Dawn Harding: Drugs killed my daughter – but her final letter could save any one of us

Three days after Thanksgiving my daughter Taylor died of a fentanyl overdose. She was 23 years old. Even as I write these words, I still don’t believe it’s true.

Taylor had fought two powerful demons in her life: addiction and bipolar disease. At Thanksgiving, she’d just been released from jail after serving two months for possession of cocaine and heroin.

Taylor had always been a free spirit, running to different places looking for new friends and adventures, seeking a sense of peace that always eluded her. She’d be gone for months at a time, then come home, stay for a while, and be off again.

FENTANYL OVERDOSE DEATHS SOARED AFTER 2013, NEW FEDERAL DATA SHOWS

But last Thanksgiving, after getting out of jail, she was adamant that she would never end up back there. And Taylor was optimistic. She was going to stay away from drugs and was making plans for her future. She was positive about the new life ahead of her. And I was very hopeful that she would remain sober.

The next day I went to work. By the time I returned home, she was gone. I was instantly worried and had a gut feeling that she was running back to drugs, the same escape route she’d always taken. She avoided any and all of my efforts to reach out to her in those last few days. Then I received the confirmation that my mother’s intuition was correct. That Sunday evening authorities found her body in a hotel room in West Palm Beach.

While in jail, Taylor’s possessions were held for her in a clear plastic bag that we found after she died. It contained simple things; her Bible, a white T-shirt, a pair of boxers, and a letter spelling out the true picture of her personal torture.

She had scratched out her deepest agonies, in her tiny handwriting, on the back of her arrest report. We’ll never know if these were meant to be her last words.

Taylor had a gift for prose, art and poetry. Creativity had always been an essential part of her. Even when marred by the influence of drugs, she communicated to us through her writing. She was captive in an emotional nightmare of grief and remorse and dealt with it through her words.

Her sentiments, expressed in the letter we found, would have a chilling effect on all of us. For me, it held the dark truth of what sent Taylor into an emotional spiral that had begun in her childhood.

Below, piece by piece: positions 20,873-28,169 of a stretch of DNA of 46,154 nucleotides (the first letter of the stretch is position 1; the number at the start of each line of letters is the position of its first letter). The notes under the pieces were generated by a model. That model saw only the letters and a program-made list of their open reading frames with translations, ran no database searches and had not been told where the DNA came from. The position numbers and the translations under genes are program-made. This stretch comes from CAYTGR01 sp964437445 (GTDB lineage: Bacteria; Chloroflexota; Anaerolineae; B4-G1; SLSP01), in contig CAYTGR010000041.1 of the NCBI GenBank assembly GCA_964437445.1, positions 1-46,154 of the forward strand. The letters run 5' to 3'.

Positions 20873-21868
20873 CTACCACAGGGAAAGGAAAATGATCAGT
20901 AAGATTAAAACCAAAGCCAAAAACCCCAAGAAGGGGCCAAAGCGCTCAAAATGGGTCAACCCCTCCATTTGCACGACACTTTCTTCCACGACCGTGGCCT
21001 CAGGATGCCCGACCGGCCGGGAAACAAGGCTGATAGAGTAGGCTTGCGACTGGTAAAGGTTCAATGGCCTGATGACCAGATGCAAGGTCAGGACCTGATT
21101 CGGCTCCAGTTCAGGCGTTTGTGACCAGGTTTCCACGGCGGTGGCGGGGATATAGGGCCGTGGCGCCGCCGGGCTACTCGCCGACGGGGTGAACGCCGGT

This except from Taylor’s final letter revealed what had haunted her, and what her father had done:

“There’s something dark hanging over my head that we all try to ignore. It’ll cause me and everyone I love, a lot of pain in the future. But for now, we carry on. Even after my dad disappears and the memory of him softens, his abuse lightens in my mind and though I long for him, we all learn to live without him.”

It wasn’t until after her death that I found out that Taylor’s father had molested her from the age of three until she was seven. After she died, I was going through more of her personal belongings and found a journal she’d written at one of the many rehab facilities she’d been in. That’s when I discovered the truth of her father’s disgusting, foul actions. Why didn’t she ever confide in me? Why couldn’t she include me in her torture? And, how did I not know? I failed her by not recognizing the pain that possessed her.

Shortly after that time, he was gone from our lives. But his actions threw Taylor into a confusing mix of longing for her lost father and loathing for him for what he’d done. I first recognized the depth of her misery when she was about 13 and started cutting herself.

I immediately sought help for my troubled daughter. We endured five years of psychiatric treatment, family therapy, and outpatient mental health support. She was diagnosed bipolar during this time and was on appropriate medications that had her condition under control.